NEW YORK -- Addressing the issue publicly for the first time, George Foreman yesterday denied paying International Boxing Federation officials to sanction a 1995 title bout with unranked Axel Schultz of Germany.
"You all should know that I would never pay a bribe," said Foreman, a national spokesman for Meineke Mufflers and other products. "I never paid a bribe. I never needed anything in the ring but a chance."
Foreman and promoter Bob Arum had been ordered not to address the issue in public because they were witnesses in a federal case in New Jersey against IBF president Bob Lee and three other officials, who face 32 charges of soliciting and accepting bribes to fix rankings.
Arum has accused Foreman of paying $250,000 to the IBF in 1994 to sanction a 1995 title fight with Schultz to avoid a rematch with No. 1-ranked Michael Moorer.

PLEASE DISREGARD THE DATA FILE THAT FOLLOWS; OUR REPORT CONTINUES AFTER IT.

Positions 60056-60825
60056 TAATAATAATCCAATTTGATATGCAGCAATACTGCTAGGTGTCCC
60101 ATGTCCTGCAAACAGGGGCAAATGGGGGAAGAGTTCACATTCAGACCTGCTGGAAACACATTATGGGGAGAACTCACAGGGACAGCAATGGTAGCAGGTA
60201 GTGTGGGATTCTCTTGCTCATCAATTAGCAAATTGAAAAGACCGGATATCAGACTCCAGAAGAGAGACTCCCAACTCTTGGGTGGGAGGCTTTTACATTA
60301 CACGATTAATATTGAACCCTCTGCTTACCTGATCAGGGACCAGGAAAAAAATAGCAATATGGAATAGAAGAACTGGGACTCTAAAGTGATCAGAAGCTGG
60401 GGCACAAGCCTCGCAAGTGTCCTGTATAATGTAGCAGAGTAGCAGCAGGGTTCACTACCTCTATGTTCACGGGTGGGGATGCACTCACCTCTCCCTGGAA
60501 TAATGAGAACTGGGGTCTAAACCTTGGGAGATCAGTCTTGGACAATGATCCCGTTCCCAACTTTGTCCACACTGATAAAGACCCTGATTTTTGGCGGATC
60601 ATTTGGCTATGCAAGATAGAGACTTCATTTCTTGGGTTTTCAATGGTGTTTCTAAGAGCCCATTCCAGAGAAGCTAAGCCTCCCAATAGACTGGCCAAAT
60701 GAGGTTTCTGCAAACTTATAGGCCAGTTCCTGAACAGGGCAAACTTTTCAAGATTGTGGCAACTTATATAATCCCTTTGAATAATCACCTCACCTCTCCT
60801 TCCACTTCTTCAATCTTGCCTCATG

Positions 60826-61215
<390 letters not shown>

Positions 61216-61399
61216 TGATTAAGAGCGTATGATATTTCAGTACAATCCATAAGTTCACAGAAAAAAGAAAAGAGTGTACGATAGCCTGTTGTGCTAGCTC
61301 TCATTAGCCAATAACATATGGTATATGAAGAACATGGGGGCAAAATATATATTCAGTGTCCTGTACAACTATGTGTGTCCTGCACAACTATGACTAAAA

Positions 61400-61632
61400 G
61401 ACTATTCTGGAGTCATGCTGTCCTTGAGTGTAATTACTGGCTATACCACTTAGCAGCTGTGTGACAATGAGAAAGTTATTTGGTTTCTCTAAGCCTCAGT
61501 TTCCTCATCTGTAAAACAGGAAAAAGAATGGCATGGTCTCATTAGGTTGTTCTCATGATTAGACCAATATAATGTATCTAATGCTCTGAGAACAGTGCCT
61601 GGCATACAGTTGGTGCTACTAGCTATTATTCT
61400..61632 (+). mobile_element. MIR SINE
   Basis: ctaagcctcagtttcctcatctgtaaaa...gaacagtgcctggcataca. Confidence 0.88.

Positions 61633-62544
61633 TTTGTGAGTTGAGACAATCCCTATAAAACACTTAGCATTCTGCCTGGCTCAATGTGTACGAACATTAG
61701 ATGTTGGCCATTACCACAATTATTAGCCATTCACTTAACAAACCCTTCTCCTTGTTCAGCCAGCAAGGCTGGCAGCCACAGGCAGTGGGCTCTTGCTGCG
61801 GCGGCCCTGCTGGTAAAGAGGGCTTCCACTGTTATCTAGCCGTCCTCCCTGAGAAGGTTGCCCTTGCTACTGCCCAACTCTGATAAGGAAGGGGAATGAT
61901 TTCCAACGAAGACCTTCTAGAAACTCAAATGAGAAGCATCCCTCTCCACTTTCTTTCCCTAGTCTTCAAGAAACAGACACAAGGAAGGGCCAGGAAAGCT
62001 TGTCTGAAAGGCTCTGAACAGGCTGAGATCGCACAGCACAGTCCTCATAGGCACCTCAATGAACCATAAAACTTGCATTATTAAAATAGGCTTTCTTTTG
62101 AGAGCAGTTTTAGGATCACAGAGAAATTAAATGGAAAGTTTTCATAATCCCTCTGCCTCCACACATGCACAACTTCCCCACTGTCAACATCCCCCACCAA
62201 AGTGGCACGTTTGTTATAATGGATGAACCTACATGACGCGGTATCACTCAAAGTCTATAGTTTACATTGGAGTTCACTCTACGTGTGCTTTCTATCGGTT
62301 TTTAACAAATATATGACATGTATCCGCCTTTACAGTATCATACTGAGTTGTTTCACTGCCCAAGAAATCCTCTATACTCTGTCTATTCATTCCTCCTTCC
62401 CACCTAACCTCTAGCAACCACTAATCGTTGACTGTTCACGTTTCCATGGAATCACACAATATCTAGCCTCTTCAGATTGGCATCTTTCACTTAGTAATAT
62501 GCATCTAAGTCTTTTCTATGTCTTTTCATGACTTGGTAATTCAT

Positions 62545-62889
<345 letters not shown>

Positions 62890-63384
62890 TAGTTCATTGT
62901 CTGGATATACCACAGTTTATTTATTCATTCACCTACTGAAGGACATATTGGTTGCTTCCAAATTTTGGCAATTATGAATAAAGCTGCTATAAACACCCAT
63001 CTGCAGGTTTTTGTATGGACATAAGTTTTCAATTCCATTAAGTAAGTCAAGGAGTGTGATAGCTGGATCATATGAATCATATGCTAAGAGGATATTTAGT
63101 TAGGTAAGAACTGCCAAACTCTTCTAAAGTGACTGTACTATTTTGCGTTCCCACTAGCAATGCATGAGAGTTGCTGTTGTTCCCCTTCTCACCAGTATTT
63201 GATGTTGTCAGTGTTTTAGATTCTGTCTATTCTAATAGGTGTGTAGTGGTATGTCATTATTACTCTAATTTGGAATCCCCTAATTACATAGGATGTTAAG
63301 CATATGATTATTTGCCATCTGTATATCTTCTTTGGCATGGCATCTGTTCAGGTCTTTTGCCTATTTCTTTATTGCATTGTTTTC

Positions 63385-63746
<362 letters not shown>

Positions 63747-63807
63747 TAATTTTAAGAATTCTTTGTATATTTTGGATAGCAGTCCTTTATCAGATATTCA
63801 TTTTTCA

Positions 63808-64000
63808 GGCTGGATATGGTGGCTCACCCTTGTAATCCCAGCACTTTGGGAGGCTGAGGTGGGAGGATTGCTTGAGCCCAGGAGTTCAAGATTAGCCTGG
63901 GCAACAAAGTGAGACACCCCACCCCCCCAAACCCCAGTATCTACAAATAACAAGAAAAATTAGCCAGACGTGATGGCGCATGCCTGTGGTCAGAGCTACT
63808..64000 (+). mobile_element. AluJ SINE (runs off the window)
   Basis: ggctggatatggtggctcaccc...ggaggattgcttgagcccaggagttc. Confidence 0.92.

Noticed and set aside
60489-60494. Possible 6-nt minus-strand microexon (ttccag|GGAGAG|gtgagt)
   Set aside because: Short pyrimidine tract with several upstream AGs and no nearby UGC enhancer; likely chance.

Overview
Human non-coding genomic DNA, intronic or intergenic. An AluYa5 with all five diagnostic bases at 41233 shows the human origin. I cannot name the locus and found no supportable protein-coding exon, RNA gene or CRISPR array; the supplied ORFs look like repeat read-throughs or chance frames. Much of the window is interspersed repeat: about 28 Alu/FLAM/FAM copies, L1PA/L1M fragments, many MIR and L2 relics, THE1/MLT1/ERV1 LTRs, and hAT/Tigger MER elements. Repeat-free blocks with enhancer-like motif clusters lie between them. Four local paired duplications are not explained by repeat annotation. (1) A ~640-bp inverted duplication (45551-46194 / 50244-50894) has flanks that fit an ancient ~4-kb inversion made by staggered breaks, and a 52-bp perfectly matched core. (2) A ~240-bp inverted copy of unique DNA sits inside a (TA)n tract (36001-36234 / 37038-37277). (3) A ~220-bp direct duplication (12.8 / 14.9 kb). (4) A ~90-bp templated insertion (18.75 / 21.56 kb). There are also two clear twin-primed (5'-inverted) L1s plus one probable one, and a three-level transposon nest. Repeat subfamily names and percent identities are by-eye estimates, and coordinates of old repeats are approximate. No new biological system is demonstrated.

In his earlier title fight with Moorer, Foreman was losing before knocking out Moorer in the 10th.
Foreman had evaded the question until yesterday, when he was the keynote speaker at a symposium entitled "Boxing's Place in America" at the St. Regis Hotel.
He had just completed a speech, during which he said he "wanted to make some young boy say of himself that's [Foreman] the kind of man I want to be," when New York Post columnist Wallace Matthews surprised him with the question.
Foreman later told Matthews, "That was the right question to ask," but Matthews angered Arum's attorney by asking the question.
"When there's a criminal lawsuit going on, the questions have to be answered in the courtroom," said Mike Heitner.